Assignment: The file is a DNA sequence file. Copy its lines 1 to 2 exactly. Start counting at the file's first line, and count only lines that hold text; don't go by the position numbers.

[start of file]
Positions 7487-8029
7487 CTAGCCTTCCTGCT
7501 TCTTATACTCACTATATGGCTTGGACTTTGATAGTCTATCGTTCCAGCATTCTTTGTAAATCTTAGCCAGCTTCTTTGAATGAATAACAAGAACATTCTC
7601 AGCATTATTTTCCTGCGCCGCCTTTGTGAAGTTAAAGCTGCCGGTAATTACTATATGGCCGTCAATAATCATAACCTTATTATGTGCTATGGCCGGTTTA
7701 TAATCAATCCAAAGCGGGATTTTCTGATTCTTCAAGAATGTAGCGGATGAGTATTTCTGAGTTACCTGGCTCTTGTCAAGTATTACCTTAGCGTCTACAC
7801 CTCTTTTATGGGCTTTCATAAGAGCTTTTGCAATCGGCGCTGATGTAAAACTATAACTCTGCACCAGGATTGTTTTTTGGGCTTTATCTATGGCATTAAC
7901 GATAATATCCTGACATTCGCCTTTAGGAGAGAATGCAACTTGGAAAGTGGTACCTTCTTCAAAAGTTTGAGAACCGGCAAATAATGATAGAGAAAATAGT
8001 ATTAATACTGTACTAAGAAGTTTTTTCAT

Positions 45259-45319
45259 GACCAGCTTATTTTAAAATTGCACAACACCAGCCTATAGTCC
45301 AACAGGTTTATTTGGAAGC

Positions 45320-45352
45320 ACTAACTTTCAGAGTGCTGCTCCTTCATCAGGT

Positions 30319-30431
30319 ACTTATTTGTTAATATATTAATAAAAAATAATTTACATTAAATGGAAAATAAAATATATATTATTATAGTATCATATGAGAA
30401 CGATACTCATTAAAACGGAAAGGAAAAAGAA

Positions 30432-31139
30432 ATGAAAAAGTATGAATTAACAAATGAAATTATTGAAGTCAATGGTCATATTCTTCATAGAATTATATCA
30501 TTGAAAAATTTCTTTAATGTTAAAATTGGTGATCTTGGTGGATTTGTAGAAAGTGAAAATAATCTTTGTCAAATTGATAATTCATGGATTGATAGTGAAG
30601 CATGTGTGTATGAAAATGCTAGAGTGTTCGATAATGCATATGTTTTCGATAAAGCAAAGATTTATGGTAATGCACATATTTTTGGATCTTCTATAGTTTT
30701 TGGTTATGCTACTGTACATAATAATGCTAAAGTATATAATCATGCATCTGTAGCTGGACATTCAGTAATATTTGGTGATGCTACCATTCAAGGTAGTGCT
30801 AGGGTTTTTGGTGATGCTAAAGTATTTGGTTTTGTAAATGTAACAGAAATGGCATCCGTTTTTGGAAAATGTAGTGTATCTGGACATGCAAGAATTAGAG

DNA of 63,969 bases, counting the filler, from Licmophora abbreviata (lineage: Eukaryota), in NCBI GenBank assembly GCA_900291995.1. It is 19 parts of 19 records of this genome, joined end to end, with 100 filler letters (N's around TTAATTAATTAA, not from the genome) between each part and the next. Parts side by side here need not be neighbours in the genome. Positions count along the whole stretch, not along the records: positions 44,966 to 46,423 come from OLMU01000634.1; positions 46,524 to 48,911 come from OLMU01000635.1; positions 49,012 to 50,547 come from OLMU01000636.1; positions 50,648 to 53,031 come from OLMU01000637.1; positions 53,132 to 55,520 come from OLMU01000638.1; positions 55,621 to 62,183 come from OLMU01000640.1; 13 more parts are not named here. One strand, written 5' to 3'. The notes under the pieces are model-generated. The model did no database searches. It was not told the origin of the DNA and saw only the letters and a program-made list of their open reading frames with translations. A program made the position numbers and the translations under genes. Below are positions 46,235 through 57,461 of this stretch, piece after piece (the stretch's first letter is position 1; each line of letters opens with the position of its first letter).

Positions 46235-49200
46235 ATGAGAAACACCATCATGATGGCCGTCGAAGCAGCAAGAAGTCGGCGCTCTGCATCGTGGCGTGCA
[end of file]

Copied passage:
Positions 7487-8029
7487 CTAGCCTTCCTGCT